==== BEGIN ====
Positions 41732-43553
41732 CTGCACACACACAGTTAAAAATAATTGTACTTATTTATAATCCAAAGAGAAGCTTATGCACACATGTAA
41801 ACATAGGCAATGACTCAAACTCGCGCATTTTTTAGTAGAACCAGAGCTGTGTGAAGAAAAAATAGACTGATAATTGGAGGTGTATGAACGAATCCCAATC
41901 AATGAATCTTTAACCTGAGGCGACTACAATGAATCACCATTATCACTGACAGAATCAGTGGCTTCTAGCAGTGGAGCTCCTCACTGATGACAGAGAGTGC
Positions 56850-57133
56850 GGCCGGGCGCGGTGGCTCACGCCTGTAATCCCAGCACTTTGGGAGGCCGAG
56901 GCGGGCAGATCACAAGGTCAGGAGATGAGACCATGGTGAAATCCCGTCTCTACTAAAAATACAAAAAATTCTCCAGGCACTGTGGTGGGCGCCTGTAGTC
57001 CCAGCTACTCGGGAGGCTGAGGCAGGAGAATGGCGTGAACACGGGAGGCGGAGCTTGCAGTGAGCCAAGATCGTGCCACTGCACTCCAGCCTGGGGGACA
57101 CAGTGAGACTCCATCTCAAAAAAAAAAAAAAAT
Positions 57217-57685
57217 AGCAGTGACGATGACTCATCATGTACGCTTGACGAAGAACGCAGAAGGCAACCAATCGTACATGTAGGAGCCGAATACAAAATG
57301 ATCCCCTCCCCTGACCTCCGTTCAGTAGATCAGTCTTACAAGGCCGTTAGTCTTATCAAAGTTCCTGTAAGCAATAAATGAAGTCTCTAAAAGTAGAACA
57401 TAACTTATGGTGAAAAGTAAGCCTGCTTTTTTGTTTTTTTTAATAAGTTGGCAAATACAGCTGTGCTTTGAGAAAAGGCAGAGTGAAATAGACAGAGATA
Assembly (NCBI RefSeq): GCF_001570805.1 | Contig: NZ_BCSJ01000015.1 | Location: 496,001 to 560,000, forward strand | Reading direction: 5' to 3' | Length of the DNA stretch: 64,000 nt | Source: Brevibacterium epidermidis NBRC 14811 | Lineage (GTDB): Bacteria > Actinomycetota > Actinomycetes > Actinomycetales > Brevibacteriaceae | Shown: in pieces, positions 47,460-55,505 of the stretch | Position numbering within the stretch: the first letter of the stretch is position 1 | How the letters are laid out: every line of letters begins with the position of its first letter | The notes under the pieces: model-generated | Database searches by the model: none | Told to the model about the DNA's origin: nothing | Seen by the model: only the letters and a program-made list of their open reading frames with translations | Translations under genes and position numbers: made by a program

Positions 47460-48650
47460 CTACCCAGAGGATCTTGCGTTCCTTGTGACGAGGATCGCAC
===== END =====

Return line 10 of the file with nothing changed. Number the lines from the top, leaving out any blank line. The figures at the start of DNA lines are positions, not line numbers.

Positions 57217-57685